We learn at a relatively young age that first impressions are incredibly important, and it’s something that sticks with you forever. In fact, I’d argue it’s one of the most vital lessons we learn. It’s just so important to be conscious of how you’re behaving the first time you meet someone. It is simply human nature to associate someone with how you felt about them when you first met, and it’s extremely difficult to deviate from that thought. Just ask Rick Porcello, who is still being referred to as a ground ball pitcher just because that’s who he was for the first part of his career.
Now that he’s entered the second stage of his career — his prime — it’s time we retire this “fact” about the righty. It’s no longer an accurate way to describe Porcello, and it hasn’t been since he came to Boston prior to the 2015 season. This might be obvious, but I still frequently hear people call him a ground ball-oriented pitcher. It also isn’t meant as a knock on the righty, of course, as he’s been doing just fine for himself. Despite no longer relying heavily on the ground ball, he’s coming off a season in which he won the Cy Young and is looking damn near as good this year outside of one horrendous night.
Generally speaking, we think of grounders as the preferred ball in play for pitchers, particularly in this day and age with the most complex defensive shifts we’ve ever seen. It’s impossible to allow a ball to go over the fence when it’s kept on the ground, after all. However, as long as fly balls stay in the park often enough, a fly ball-heavy approach can work just as well if not better, since fly balls that stay in the yard are harder to convert into hits than grounders. Porcello has been having a ton of success with fly balls.
If you look at Porcello’s batted ball data on Fangraphs, you’ll notice a clear trend over the last five years. Back in 2013, when he was still in Detroit, the former first round pick peaked in terms of inducing grounders. In that season, 55 percent of the batted balls against him were hit on the ground, the third-highest rate in all of baseball. The next season, his final in Detroit, that rate fell to 49 percent. In his first season in Boston, it continued to fall to just below 46 percent before getting down to 43 percent last year, when he won the Cy Young. We’re only seven starts into this season, but Porcello’s ground ball rate has continued to drop. Right now, just 39 percent of balls in play against him have been hit on the ground, a rate that puts him in the bottom-quarter of the league.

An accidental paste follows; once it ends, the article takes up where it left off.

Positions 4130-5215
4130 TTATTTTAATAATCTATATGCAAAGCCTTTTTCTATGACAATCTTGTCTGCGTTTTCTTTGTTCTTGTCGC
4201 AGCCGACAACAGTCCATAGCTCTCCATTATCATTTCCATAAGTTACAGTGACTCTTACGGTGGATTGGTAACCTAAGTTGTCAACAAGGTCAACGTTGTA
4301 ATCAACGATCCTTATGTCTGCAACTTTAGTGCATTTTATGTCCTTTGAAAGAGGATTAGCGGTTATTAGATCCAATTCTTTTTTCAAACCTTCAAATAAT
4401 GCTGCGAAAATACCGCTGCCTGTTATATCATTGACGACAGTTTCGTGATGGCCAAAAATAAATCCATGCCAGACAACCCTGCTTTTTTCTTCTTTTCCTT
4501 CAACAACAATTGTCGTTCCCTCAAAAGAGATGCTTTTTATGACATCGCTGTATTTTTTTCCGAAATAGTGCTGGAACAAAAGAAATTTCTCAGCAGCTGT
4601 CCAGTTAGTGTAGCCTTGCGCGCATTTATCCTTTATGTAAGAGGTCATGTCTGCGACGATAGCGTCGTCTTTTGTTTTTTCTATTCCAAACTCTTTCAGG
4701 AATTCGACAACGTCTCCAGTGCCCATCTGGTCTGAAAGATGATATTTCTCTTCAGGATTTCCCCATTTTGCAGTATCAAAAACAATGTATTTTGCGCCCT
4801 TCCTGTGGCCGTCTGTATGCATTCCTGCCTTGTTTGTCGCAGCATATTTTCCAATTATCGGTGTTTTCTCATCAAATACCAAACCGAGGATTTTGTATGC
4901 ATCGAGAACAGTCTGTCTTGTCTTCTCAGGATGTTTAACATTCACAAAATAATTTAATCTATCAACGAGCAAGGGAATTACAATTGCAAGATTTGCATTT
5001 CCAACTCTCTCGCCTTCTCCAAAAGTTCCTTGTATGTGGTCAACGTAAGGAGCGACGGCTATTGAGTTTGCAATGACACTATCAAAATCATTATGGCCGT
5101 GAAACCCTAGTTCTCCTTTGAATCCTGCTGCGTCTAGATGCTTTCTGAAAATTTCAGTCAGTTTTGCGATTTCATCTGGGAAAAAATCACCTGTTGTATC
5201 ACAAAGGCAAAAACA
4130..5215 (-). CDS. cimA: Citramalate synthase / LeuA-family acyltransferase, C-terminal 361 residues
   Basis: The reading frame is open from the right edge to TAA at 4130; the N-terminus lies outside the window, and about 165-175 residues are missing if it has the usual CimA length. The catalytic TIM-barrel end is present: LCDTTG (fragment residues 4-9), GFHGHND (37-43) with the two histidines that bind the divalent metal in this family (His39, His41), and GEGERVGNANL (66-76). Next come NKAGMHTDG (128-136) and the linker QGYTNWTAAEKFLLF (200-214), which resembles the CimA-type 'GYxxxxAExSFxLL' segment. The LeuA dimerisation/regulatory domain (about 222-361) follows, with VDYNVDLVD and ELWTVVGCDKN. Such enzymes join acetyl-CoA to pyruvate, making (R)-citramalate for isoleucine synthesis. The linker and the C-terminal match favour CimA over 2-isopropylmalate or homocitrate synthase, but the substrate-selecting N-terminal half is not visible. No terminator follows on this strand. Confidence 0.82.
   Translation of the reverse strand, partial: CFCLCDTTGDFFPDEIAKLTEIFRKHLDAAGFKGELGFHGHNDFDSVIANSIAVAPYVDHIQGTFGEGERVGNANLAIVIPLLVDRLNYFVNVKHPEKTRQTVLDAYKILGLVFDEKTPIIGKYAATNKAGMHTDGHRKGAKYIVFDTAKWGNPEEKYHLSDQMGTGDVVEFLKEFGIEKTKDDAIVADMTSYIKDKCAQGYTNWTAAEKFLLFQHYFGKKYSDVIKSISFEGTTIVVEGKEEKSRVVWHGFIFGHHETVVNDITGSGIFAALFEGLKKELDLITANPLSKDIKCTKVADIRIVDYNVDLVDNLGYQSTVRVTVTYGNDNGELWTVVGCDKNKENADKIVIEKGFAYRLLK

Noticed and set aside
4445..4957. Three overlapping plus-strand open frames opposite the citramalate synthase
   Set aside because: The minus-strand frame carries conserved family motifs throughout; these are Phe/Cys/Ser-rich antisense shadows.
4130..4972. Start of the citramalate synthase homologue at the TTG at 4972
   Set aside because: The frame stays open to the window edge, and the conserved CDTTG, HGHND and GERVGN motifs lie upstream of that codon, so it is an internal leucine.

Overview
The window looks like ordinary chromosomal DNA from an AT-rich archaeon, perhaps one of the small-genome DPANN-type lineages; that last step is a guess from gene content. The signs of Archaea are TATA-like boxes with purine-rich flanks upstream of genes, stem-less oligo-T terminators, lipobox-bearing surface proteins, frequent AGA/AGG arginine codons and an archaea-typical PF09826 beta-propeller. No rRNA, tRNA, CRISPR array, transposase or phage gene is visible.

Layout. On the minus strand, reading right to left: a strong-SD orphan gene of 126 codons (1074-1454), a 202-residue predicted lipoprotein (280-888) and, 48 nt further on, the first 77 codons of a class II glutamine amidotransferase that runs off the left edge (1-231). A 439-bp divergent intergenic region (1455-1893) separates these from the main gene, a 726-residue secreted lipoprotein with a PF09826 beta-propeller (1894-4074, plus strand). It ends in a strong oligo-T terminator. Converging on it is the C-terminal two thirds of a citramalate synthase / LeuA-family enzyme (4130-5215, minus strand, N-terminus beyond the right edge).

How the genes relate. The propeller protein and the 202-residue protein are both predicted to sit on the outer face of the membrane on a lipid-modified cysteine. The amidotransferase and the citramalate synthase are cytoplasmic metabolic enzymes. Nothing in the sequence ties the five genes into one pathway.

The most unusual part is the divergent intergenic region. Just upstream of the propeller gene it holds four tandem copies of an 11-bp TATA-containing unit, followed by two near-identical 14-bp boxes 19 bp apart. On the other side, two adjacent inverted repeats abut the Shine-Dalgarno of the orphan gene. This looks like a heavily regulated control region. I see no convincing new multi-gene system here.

When dealing with samples as small as the early-season sample from this season is, there’s always a fear that one or two games can hugely skew the numbers. In fact, that is the case with Porcello’s ERA thanks to a drubbing from the Rays early in the year. That’s not the case with his ground balls, though. Of those seven starts, just two have included ground ball rates of 50 percent while the rest have seen rates below 40 percent. Looking back at last year, the results were similar. Of his 33 starts, just ten included at least half of the balls in play being hit on the ground, while 14 included ground ball rates under 40 percent.
The big reason for this, of course, is a change in approach from Porcello. His repertoire is a large part of that, and it’s something that’s been discussed in many places before. To summarize, he’s not relying nearly as heavily on his sinker as he did with Detroit, when he threw the pitch almost half of the time. Since coming to Boston, that usage is down below 40 percent, with more four-seamers and curveballs being thrown. In addition to the repertoire change, you’ll notice that Porcello is more willing to attack his opponents up in the zone. Obviously, this reduces the likelihood of ground balls, but it also increases the ability to get strikeouts. This season, Porcello is striking out over a batter per inning.
The fear that comes from allowing so many fly balls is that it will lead to a ton of home runs, and it’s a rational fear. In fact, he’s already allow eight home runs this season, giving him a horrendous rate of 1.67 home runs per nine innings. Of course, that is one of those instances where a small sample skews things, as half of the home runs were allowed in the one start against the Rays. Porcello is probably going to give up around one home run for every nine innings he pitches if he allows this rate of fly balls moving forward, which isn’t ideal but it will work fine for him. His batting average on balls in play should fall below .300 with this fly ball approach and the outfield defense behind him, and when you combine that with his impeccable control that means a lot of those home runs will be solo shots.
Porcello has turned himself into a consistently good pitcher, something some of us (read: me) weren’t expecting to see at any point. What’s even stranger is he’s done it while slowly changing who he is as a pitcher. It’s something that’s been happening for half a decade, and it’s time we finally come around and call Porcello what he is. He’s no longer a ground ball pitcher, he’s simply an outstanding pitcher.